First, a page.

"The beginning of wisdom is silence,
the second step is listening"
Starting a Garden begins well before the first shovelful of dirt is turned over!
It begins with answering some key questions that will infuse your garden with a deep spritual unity.
What is it that causes someone to discover the soul of a garden? What makes it memorable? How does it become grand, or intimate, or personable, or quaint?
Some gardens you will never forget. Others are forgotten before they are left, or worse yet, never noticed! What is the difference?
Each foundational decision when starting a garden contributes to a final picture which beguiles or offends the senses.
Decisions about spatial organization, hardscapes, plant materials, vistas, art, structure and service areas collectively define a space that is pleasing or unappealing, depending upon the degree of success in blending these key decisions.
Learn about important
Think about the gardens that stand out to you!
Perhaps it is a memorable trek beneath the boughs of giant cedars, where the quiet majesty of the woodland causes you to hush in reverence.
Or perhaps it is a quiet pond that invites you to stay and watch the herons play, or perhaps the riot of colorful plants that rival the gardens of Van Gogh or Monet?
There is a common thread among memorable gardens. Each of them capture the soul of a space and magnify it through the use of nature's bounty. Each is a creation, and yet is it dictated by the land upon which it rests. The canvas of nature can be molded, but not effectively replaced.
Capturing the inner muse of the land is a fundamental in creating a memorable garden.
Even on a small city lot, there is a spirit of place that can be captured.
Manmade objects enhance or detract from the landscape but nature forms the structure beneath it all. The land is hilly or stony, flowing or rugged, dry or moist, and nothing we can do will truly transform it.
We can shape the land, but it is defined and kept in bounds by it's surroundings. When we build structures, if they are not in keeping with their surroundings, they cannot be made to look appealing, even with the most gracious of treatments.
Learn how to prepare your soil for planting!
Even if we flatten it, bulldoze it, and fill the low spots with landfill, still then, the definition of complete is dictated by the surrounding natural environment.
Gardeners who ignore this fundamental principle when starting a garden do so at their own peril. Things that are out of place always looks out of place, while a thing in it's place produces a sense of rest.
So the first principle of design when starting a garden is to study.
Capture the inner muse of your garden space
and get it working for you!
What are the feelings that a place invokes? What are the elements that make up the current landscape? If all the manmade structures were stripped away, what is left?
This may take some time and real thought to identify. You may need to watch for days, weeks, or even months to discern the quality of light, the flow of water, or the play of the wind over the trees. Each of these elements is a teacher. Each of them instructs you by showing you the spirit of a place. Listen to the spirit of the land before starting a garden.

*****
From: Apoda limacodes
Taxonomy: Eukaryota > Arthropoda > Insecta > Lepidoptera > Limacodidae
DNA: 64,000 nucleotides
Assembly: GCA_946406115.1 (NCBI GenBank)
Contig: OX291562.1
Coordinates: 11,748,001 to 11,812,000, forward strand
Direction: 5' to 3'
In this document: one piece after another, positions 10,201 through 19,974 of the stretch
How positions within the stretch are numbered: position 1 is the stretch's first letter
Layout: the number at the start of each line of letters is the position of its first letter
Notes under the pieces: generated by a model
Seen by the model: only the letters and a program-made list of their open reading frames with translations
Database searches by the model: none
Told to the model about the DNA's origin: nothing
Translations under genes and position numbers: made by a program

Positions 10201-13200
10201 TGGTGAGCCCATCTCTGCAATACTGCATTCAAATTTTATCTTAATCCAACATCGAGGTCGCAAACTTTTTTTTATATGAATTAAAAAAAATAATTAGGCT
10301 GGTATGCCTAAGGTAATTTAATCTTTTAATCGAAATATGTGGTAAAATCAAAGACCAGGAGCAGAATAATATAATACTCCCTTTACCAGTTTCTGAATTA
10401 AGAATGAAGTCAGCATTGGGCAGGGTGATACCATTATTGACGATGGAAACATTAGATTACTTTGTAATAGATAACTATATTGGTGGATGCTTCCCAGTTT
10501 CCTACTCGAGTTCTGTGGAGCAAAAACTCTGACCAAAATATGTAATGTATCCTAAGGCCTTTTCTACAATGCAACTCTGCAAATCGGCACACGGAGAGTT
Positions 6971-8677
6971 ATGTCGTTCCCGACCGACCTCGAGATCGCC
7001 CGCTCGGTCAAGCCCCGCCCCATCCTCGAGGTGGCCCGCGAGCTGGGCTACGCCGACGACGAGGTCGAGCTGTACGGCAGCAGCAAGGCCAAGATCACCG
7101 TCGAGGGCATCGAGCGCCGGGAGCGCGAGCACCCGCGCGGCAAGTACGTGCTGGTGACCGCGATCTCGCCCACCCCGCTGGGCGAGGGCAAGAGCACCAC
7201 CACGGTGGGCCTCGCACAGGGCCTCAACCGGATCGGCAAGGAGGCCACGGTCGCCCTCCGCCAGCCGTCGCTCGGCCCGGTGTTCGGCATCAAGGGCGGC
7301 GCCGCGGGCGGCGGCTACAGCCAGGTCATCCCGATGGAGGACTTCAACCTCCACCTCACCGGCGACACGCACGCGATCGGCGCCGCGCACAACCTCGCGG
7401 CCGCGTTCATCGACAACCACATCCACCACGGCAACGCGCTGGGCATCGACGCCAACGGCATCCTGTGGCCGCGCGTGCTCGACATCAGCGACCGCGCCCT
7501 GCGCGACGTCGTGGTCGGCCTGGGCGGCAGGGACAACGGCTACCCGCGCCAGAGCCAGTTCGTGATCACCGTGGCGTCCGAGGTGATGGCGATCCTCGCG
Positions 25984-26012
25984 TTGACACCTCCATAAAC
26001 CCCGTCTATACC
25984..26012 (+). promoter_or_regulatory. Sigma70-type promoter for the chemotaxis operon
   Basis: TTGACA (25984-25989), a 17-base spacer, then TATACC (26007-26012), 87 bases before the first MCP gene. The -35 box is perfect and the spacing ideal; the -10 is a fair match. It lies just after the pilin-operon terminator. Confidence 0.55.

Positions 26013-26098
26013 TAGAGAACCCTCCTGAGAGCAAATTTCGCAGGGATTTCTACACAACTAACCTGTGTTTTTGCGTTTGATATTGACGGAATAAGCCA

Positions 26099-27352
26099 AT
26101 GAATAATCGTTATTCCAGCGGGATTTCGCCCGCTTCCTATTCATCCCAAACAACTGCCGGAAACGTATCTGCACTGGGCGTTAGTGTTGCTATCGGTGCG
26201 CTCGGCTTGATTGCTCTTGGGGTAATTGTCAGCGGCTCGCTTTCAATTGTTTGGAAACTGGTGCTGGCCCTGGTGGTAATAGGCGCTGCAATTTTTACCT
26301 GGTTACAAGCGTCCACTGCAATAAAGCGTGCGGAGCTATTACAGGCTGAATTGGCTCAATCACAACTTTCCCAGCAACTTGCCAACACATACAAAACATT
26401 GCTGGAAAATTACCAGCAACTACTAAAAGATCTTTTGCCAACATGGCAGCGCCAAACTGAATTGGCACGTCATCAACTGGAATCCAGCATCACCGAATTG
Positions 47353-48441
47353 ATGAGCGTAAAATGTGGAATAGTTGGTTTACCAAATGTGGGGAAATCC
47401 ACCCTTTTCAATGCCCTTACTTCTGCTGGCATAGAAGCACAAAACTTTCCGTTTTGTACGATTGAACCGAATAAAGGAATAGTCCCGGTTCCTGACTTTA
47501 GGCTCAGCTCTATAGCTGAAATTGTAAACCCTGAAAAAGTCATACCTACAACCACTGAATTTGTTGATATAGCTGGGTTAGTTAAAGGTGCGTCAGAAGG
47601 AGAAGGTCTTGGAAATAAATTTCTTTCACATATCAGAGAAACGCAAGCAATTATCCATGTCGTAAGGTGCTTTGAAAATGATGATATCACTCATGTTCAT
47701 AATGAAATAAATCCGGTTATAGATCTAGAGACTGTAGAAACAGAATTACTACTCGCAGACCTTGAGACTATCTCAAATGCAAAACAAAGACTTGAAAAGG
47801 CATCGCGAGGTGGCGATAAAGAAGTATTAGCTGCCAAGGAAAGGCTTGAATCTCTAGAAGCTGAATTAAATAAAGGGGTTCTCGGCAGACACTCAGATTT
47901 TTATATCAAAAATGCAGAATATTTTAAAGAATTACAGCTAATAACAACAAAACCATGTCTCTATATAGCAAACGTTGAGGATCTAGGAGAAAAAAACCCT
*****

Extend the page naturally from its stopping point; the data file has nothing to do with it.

Once you have discovered that spirit, it is then time to begin editing the landscape. Now you are able to view the house, the driveway, the trees that have been planted and the neighboring views within the context of their surroundings, and as each element is reviewed decisions can be made that will provide you with a memorable and well planned garden.
Starting a garden without this sense of place identified is less likely to result in a truly successful design, and may never achieve the desired effects. Even if this step is successfully eliminated when the design is first conceived, in the end it must be completed or the garden spaces may never come to rest.
In the finest garden designs, nature shapes the overall ambitions of the gardener.
The canvas is the earth, the materials are nature's flora and the rocks of the fields, the backdrops are the heavens and the mountains and the water. With the beauty that surrounds us we create more beauty.
The most delightful garden designs are simply borrowed from nature.
If this is true, then the strongest approach to staring a garden plan is simply that of observing nature and the human spirit, making decisions that please the senses and collecting these choices into a design that preserves an integrated, spiritual, and emotionally motivating surrounding.
We are not the creators of this natural beauty, rather we shape what already exists in nature to our purposes, to serve our needs and to please our senses.
Good designers take advantage of nature as the principle model upon which to build a garden design. They allow the existing natural characteristics to form their basic design, and then whittle away at the liabilities that are less pleasing and build upon those that strengthen its best characteristics.
A unifying theme is developed that pleases the designer and supports our most basic desires for function and aesthetic.
This new vision is what then guides the garden designer. The principles of design then enhance that vision as the designer works through the creative thinking processes.
Now that you have identified the "inner muse" of your garden, you are ready to begin those first real steps toward establishing a memorable and satisfying garden design!
Ready to go? Get crackin' by clicking the links in the right column above!